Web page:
• Robotics and artificial intelligence (including connected and autonomous vehicles and drones) 
     
  • Satellites and space technologies 
     
  • Leading-edge healthcare and medicine 
     
  • Manufacturing processes and materials of the future 
     
  • Bioscience and biotechnology 
     
  • Quantum technologies 
     
  • Transformative digital technologies, including supercomputing, advanced modelling, and 5G mobile network technology

However, if spending was to be used as an indicator, the amounts involved in defense innovation are quite small. Even once it builds up, the Defence Innovation fund will total only £800 million in a decade (if it is not derailed by other financial pressures). Defence has allowed research spending to fall significantly since the end of the Cold War until a floor of 1.2 percent of the defense budget (around $450 million) was introduced after 2010. EDA data show that U.K. defense research and technology spending is around the same as that of Germany and significantly less that than of France.[22] The government is of course hoping to harness commercially funded advances from the civil world for defense applications. A further concerning element is the over-commitment and lack of unallocated funds in the U.K. Defence Equipment Plan, which will make it hard to restore the drastic falls in (capitalized) development spending that have taken place, not least in this millennium. Research spending in real terms in 2014–15 was just 75 percent of its 2001–02 figures while development spending was just 44 percent of the 2001–02 level.[23]

Future of Cooperation

Certainly since 1998 the established British stance has been to encourage the exploitation of technology advances for defense purposes, although it has not argued for the kind of step-level set of changes that are a mark of the U.S. Third Offset Strategy. Aware of the advances in capability of potential peer adversaries, in response to the U.S. initiative, the U.K. has reinforced its commitment to innovation and to the working together of government and the private sector that it sees as crucial.  

However, cash constraints, especially since the financial crisis after 2008 and then the devaluation of the pound following the Brexit vote, have been strong and have particularly affected money for development. These constraints have been reinforced by the commitments made by the U.K. to buy a range of U.S. systems “off-the-shelf” and by the increasing costs associated with the replacement of the U.K.’s fleet of nuclear submarines. 

Looking forward, the U.K. has made clear that its impending exit from the EU has not moderated its enthusiasm for European defense cooperation both in capability generation and operational activities. However, the feasibility of such cooperation depends on the identification of useful programs, the availability of funds, and the readiness of partners to work with the U.K. There is no certainty about any of these factors. 


[1] Government of the United Kingdom, “Foreign Policy, Defence, and Development: A Future Partnership Paper,” September 12, 2017; Patrick Wintour, “U.K. Offers to Maintain Security and Defense Cooperation with the EU,” Guardian, September 12, 2015.

[2] See Aerospace Defence Security Space, https://www.adsgroup.org.uk.

[4] See John Louth, Trevor Taylor, and Andrew Tyler, "Defence Innovation and the U.K.: Responding to the Risks Identified by the US Third Offset Strategy," RUSI, July 11, 2017.

[5] U.K. Ministry of Defence, “Advantage Through Innovation: Defence Innovation Initiative,” London, November 2016; Speech by Secretary of State Michael Fallon, “Defence Innovation Initiative” September 16, 2016.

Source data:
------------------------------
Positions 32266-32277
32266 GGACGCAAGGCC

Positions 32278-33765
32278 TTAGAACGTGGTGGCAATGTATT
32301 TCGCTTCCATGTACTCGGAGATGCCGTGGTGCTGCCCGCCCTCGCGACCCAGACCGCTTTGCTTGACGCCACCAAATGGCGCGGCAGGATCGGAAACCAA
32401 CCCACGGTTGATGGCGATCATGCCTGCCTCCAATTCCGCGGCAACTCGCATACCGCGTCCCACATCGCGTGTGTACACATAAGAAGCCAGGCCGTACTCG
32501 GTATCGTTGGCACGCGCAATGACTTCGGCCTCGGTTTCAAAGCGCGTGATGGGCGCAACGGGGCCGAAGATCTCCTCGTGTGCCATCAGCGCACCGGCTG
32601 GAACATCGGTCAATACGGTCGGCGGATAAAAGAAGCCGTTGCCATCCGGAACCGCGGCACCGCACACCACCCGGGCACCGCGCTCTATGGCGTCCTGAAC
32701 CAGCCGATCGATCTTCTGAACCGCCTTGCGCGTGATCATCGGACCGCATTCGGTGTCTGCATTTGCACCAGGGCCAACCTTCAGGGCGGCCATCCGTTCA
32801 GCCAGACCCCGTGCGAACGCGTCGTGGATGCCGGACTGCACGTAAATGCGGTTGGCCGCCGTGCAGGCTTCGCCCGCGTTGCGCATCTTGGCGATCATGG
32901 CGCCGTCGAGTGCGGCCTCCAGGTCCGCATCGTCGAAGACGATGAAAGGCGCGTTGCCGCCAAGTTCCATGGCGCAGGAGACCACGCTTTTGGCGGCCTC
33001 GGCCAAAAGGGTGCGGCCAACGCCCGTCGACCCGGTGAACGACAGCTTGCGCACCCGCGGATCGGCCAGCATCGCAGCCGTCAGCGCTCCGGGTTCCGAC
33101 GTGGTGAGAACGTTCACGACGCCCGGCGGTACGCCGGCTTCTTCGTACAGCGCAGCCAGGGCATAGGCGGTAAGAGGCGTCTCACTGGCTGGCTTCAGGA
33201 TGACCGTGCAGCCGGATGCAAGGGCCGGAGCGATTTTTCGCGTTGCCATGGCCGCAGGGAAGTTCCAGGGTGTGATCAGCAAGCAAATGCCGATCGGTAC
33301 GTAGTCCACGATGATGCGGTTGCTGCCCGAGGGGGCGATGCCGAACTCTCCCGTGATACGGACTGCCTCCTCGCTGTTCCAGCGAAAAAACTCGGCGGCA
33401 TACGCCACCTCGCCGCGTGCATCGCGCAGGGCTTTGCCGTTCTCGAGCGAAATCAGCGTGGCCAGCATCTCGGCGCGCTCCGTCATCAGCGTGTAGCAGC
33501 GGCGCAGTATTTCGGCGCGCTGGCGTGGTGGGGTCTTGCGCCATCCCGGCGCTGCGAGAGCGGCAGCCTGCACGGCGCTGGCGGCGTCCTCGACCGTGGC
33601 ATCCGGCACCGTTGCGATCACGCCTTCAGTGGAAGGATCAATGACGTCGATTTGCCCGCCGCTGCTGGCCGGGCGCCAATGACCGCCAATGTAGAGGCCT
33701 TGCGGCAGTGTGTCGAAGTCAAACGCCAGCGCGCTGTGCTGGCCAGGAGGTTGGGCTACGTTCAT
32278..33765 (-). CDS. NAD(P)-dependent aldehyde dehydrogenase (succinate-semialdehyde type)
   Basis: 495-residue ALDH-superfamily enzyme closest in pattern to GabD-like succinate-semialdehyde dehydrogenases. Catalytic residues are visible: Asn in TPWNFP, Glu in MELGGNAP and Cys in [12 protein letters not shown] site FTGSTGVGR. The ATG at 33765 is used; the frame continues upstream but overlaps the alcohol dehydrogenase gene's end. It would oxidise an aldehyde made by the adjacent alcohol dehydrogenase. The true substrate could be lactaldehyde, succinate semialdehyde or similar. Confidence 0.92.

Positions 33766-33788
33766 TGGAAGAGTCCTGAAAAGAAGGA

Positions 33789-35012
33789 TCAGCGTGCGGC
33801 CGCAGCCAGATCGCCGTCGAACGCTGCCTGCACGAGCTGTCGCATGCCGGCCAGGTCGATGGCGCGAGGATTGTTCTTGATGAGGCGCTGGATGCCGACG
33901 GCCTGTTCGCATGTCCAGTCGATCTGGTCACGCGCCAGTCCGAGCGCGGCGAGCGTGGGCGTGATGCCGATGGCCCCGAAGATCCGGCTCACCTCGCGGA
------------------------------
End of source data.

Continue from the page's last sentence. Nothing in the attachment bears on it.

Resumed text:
[6] “Advances in technology hold enormous potential for the United Kingdom’s security and prosperity whilst also posing risks as they become available to adversaries who may seek to use them against us. The global landscape has shifted with the private sector driving today’s rapid pace of technological, social, and cultural change. Innovation is therefore important to maintaining our military advantage into the future. We must adapt to stay ahead and achieve our goal of maintaining strategic edge.” Government of the United Kingdom, announcing the “Advantage Through Innovation Paper,” September 2016.

[7]  Government of the United Kingdom, “Defence and Security Accelerator: Terms and Conditions and Contract Guidance,” December 8, 2016.

[8] See Niteworks, http://www.niteworks.net.

[9] See Defence Growth Partnership, http://www.defencegrowthpartnership.co.uk

[10] See Dual-Use Technology Exploitation, “About,” http://www.dute.co.uk/about-dute.

[11] Government of the United Kingdom, “Defence Innovation Information,” updated August 10, 2017.

[12] “We will be open to risk, I will reward people who are inquisitive, who embrace change, and who are prepared take the fight kind of risks.” Secretary of State Michael Fallon, “Defence Innovation Initiative,” Speech, September 16, 2016.

[13] Ministry of Defence, “Advantage Through Innovation: the Defence Innovation Initiative,” London, November 2016, p.4.

[14] Government of the United Kingdom, Secretary of Defence Sir Michael Fallon, “Defence Secretary Announced World Class Innovation Panel,” Speech, February 27, 2017.

[15] Government of the United Kingdom, “Army Conducts Largest Ever Virtual Battlefield Simulation Experiment,” January 31, 2013. 

[16] U.K. Ministry of Defence, Royal Navy, “Unmanned Warrior.”

[17] U.K. Ministry of Defence, Royal Navy, “Information Warrior 2017.”

[18] U.K. Ministry of Defence, “Defence Equipment and Support Innovation Strategy,” October 2016.

[19] See National Cyber Security Centre, https://www.ncsc.gov.uk

[20] Government of the United Kingdom, “Building Our Industrial Strategy,” Green Paper, February 2017.

[21] Government of the United Kingdom, “Eight Great Technologies,” Industrial Strategy.

[22] National Defence Data 2013–2014 and 2015 (est.) of the 27 EDA Member States.

[23] Trevor Taylor, “Supplementary Written Evidence to the House of Commons Defence Committee,” 2017.